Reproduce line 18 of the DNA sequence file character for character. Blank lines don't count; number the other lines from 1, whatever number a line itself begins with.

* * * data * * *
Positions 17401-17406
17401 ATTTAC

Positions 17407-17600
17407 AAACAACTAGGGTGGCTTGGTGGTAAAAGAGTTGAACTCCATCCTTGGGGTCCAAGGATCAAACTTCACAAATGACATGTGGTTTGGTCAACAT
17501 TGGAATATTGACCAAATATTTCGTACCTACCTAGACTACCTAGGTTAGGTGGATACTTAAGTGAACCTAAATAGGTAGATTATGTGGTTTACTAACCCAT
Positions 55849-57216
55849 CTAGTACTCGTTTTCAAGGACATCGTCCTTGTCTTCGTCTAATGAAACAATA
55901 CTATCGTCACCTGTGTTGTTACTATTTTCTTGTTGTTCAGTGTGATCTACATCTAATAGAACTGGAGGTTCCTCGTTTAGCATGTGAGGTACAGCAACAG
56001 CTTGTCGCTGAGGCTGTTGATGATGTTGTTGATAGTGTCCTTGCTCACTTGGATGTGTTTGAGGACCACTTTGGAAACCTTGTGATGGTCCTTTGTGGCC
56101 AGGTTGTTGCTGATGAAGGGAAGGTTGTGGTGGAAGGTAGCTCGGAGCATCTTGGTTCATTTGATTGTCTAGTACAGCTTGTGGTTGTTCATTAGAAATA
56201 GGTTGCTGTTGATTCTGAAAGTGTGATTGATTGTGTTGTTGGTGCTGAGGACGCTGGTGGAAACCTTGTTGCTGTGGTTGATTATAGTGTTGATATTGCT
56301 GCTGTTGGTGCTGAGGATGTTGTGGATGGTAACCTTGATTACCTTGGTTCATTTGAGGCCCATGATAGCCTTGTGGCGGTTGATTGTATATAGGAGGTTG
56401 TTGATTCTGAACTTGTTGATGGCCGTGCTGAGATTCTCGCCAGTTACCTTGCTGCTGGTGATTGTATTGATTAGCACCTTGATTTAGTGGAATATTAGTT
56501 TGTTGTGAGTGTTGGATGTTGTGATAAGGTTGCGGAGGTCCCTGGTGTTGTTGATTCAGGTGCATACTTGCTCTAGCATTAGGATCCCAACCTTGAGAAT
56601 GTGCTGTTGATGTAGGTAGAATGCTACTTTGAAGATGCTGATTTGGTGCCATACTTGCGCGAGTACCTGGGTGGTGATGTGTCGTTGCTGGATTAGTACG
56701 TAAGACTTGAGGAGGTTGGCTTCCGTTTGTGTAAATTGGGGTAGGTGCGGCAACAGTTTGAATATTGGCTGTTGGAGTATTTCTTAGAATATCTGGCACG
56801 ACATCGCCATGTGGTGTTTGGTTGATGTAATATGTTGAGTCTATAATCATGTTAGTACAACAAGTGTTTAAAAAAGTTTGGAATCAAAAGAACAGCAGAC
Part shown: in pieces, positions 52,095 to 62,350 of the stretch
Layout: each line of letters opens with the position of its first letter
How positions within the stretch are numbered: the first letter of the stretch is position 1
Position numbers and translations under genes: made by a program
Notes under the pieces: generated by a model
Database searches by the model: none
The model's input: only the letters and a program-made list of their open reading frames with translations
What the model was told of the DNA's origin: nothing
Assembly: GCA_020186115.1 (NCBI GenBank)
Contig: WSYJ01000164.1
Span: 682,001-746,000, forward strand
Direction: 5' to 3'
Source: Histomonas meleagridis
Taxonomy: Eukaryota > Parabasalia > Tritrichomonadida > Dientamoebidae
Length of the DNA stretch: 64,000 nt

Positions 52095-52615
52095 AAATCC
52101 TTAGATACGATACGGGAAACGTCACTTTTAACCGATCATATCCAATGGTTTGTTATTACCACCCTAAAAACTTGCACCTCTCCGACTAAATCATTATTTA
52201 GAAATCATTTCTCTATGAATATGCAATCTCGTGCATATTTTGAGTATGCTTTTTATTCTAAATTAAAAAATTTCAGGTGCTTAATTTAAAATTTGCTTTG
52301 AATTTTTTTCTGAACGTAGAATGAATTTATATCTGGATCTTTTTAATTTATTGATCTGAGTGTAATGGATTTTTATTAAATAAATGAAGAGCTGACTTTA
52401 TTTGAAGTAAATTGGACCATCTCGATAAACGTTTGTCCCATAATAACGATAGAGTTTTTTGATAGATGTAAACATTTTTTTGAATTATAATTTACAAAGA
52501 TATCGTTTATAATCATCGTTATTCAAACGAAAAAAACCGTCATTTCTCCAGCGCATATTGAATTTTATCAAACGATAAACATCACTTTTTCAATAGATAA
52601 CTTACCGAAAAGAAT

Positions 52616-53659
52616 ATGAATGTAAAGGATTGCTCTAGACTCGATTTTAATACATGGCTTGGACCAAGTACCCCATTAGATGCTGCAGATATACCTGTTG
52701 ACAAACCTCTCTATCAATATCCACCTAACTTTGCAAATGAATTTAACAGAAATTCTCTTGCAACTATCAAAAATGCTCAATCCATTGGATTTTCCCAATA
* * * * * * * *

Part shown: in pieces, positions 52,095 to 62,350 of the stretch